26. Tawatsin A, Asavadachanukorn P, Thavara U, Wongsinkongman P, Bansidhi J, Boonruad T, Chavalittumrong P, Soonthornchareon N, Komalamisra N, Mulla MS (2006) Repellency of essential oils extracted from plants in Thailand against four mosquito vectors (Diptera: Culicidae) and oviposition deterrent effects against Aedes aegypti (Diptera: Culicidae). Southeast Asian J Trop Med Public Health 37:915–931PubMedGoogle Scholar
  27. Thomas GT, Rao S, Lal S (2004) Mosquito larvicidal properties of essential oil of an indigenous plant, Ipomea cairica Linn. Jpn J Infect Dis 57:176–177PubMedGoogle Scholar
  28. Tyagi BK, Ramnath T, Shahi AK (1994) Evaluation of repellency effect of Tagetus minuta (Family: Compositae) against the vector Mosquitoes Anopheles stephensi Liston Culex quinquefasciatus Say and Aedes aegypti L. Int Pest Control 39:48Google Scholar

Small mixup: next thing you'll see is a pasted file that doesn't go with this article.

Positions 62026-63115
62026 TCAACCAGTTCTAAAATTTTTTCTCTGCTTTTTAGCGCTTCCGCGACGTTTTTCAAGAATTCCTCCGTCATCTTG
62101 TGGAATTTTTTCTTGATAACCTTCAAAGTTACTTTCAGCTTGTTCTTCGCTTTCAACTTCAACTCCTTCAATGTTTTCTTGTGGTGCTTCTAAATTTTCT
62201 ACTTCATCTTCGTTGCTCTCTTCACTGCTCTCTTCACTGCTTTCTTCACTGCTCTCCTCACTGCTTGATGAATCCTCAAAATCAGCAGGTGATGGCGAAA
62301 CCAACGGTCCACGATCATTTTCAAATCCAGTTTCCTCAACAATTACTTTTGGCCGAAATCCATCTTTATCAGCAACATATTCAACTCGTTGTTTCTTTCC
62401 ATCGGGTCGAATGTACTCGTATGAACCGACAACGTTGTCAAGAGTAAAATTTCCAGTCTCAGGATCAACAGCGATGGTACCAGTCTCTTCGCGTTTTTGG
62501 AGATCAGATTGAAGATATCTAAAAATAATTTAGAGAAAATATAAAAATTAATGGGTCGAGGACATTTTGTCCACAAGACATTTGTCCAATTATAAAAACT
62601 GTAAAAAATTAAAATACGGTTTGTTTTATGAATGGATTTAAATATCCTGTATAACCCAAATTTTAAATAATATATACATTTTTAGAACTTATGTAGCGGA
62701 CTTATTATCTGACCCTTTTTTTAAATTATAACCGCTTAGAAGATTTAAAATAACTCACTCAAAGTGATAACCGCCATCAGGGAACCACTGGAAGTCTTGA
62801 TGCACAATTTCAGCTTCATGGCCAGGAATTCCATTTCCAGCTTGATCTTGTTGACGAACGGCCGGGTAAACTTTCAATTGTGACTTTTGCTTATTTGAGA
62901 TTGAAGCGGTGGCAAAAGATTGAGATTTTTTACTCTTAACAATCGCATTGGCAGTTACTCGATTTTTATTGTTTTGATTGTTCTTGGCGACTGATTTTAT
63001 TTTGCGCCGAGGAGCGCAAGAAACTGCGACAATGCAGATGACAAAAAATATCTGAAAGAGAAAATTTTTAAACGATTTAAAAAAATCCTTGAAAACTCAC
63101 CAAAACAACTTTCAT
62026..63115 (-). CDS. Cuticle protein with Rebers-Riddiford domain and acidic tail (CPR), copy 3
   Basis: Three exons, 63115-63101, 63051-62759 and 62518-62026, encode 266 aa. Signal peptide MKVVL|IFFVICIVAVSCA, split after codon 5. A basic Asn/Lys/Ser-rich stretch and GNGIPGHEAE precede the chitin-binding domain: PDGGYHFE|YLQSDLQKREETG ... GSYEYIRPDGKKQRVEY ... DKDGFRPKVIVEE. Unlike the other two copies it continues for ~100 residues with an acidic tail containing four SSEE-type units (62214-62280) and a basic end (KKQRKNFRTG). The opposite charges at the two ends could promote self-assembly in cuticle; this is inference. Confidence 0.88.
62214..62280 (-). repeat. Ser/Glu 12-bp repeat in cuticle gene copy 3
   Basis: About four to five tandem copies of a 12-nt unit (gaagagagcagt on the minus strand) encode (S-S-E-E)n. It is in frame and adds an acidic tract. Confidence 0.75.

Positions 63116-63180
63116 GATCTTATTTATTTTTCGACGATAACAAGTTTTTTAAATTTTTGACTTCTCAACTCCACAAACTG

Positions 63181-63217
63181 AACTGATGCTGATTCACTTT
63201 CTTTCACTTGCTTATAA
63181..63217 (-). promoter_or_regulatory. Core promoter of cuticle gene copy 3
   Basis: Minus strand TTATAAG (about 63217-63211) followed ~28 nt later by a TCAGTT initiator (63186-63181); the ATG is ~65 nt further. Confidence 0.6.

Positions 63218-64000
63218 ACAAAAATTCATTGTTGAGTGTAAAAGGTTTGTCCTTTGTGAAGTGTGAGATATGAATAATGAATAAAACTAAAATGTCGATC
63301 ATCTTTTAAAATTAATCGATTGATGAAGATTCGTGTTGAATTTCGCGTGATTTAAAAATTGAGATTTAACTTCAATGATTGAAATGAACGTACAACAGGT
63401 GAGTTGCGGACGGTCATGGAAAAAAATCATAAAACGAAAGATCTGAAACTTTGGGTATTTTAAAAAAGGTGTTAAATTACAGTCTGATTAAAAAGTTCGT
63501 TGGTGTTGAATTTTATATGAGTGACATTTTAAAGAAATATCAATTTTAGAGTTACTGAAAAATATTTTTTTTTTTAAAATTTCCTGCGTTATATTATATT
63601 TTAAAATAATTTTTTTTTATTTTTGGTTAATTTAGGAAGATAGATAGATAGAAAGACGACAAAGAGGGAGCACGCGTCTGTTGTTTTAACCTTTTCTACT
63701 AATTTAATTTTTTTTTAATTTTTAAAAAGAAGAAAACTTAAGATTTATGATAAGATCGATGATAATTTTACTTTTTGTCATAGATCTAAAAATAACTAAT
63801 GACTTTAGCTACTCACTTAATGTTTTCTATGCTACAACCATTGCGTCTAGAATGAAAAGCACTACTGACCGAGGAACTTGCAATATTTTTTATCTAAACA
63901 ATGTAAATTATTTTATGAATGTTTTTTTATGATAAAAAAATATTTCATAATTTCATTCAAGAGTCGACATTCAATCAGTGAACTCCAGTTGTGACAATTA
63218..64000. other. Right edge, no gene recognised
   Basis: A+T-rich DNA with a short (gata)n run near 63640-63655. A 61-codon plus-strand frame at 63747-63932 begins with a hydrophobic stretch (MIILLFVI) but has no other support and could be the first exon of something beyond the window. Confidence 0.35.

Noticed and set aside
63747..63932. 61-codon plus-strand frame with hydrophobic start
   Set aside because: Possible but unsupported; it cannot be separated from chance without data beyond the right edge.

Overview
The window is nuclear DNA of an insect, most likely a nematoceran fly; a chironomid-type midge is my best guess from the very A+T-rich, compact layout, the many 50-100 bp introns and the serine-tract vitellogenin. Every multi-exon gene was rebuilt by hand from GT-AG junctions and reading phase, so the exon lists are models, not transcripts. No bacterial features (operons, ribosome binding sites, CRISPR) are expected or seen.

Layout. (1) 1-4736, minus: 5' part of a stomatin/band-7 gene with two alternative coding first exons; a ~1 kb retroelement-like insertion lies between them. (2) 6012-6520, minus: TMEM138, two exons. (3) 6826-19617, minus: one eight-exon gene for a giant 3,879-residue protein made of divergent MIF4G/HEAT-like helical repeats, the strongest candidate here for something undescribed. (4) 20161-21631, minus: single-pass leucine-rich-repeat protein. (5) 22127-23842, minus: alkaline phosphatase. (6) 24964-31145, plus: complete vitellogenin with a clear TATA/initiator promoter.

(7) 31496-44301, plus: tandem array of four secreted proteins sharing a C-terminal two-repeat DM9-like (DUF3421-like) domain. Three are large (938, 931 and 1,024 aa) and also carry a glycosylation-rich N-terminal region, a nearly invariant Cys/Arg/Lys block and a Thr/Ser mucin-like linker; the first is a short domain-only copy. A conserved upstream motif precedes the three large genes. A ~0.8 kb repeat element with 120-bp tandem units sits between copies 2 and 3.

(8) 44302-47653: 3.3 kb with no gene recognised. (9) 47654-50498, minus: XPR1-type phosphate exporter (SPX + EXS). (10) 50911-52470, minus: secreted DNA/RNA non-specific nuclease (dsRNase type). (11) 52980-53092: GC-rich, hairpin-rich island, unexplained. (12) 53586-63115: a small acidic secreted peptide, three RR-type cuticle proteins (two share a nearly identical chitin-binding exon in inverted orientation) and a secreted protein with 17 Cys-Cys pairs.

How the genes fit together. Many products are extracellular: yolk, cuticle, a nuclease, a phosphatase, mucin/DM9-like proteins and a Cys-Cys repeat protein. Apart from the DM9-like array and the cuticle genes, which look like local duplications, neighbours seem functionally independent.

29. WHO (1996) Report of WHO informal consultation on evaluation and testing of insecticide (TD/WHOPES/IC/96: P 69Google Scholar

Copyright information

© Springer-Verlag 2011

Authors and Affiliations

  • Abhay J. Khandagle
    • 1
  • Vrushali S. Tare
    • 2
  • Kishor D. Raut
    • 1
  • Rashmi A. Morey
    • 1
  1. 1.Department of ZoologyProf. Ramkrishna More CollegePuneIndia
  2. 2.EntomologyNational Chemical LaboratoryPuneIndia

Personalised recommendations